Mysterious NewsBusters sports blogger Jay Maxson generally has two modes of operation: Colin Kaepernick derangement and ESPN derangement. Last year, he engaged in a massive form of the latter by freaking out over ESPN The Magazine's "body issue" featuring naked athletes but carefully shot to avoid showing naughty bits -- despite no record of ever complaining about Sports Illustrated's swimsult issue.
Maxson rectified that with his June 25 rant about this year's "body issue," in which he declares that it's worse than SI's swimsuit issue despite the fact the swimsult models aren't even athletes:
It's a well-known fact that ESPN doesn't always stick to sports. And this week The Worldwide Leader in (Liberal and Naked) Sports will prove again that it doesn't always stick to clothed athletes either. ESPN is unveiling—disrobing is a better word choice—its 10th edition of the Body Issue (online and in its magazine), and 16 current and former athletes will be featured without a stitch of clothing. For the past few days, the network website has been titillating viewers by featuring nude photos from an archive of the past nine years of body issues.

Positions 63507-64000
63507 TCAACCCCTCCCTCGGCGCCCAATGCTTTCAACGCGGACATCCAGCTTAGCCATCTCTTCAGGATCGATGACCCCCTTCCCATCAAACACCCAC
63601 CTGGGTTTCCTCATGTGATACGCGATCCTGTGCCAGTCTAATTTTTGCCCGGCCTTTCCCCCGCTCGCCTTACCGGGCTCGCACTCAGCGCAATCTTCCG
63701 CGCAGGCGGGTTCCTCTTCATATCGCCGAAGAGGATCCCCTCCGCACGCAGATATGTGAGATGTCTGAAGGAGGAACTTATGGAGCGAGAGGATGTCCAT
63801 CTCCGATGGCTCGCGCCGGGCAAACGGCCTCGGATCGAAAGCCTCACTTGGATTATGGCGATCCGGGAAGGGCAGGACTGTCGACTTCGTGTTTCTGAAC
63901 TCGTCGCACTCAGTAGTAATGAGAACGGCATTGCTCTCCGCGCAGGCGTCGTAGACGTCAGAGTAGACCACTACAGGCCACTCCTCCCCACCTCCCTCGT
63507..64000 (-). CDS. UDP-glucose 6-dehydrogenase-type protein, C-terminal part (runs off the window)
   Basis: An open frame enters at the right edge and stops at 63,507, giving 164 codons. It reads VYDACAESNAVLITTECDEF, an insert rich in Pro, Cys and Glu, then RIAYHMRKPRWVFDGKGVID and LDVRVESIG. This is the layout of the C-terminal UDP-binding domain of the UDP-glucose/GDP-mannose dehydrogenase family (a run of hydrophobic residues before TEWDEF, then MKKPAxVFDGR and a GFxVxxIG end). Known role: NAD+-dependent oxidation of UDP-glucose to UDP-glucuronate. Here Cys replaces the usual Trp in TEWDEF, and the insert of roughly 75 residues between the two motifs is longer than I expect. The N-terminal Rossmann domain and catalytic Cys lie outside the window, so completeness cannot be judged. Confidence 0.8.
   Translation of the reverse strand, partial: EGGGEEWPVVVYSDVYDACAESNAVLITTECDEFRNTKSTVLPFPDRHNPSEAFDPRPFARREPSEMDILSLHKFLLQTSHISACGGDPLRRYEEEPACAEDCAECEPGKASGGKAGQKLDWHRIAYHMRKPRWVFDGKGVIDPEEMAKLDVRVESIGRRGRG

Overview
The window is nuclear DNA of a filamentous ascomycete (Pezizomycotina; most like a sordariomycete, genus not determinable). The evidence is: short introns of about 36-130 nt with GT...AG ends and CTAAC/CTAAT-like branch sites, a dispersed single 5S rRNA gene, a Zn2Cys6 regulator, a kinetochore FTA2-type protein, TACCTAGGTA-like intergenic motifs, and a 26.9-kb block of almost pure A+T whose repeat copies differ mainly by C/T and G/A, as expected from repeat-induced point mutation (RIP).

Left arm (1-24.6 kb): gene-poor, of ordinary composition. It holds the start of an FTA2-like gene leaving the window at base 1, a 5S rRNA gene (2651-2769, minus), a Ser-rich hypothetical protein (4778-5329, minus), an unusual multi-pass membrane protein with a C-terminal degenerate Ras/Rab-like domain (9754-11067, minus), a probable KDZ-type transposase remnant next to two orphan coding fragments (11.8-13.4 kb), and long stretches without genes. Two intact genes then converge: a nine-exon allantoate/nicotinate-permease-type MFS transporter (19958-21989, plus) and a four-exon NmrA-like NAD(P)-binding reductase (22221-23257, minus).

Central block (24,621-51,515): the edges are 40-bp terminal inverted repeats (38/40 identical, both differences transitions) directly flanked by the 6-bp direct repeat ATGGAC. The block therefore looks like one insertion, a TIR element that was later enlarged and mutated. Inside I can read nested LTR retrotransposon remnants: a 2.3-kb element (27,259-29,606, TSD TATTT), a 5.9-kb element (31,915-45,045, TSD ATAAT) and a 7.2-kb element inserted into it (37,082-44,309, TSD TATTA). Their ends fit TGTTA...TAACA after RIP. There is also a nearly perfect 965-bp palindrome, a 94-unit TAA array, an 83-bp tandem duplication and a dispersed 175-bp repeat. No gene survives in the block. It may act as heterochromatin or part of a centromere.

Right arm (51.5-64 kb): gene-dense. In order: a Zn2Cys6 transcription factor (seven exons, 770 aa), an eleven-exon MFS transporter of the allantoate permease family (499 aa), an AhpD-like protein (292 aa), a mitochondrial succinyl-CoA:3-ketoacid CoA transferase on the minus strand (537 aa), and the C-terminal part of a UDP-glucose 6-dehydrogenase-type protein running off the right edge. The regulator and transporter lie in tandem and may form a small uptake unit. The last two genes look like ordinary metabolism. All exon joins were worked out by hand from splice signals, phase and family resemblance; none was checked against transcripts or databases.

Apparently our sex-drenched culture needs one more media outlet appealing to people's prurient interests. Swimsuits and faux swimsuits painted on models sells magazines and gets clicks for Sports Illustrated. ESPN one-downs SI by featuring completely buck naked athletes to raise viewership during the dog days of summer. No privates are visible on these immodest athletes; those are covered by side views and arms and legs, allowing the athletes to run, jump and cavort about with no fabric restraints at all.
He's particularly incensed about pictures of "rainbow athletes," such as two female pro basketball athletes "who are dating," complete with a sneering reference to "the world's most famous Olympic bronze medalist, Adam Rippon." (The MRC hates Adam Rippon.)
Maxson then tried to link the "body issue" to allegations of sexual harassment against ESPN employees, telling ESPN that if one allegation goes to trial, "you might want to downplay the Body Issue." But Maxon offers no proof of a link between the two that exists outside his fevered, nudity-addled brain.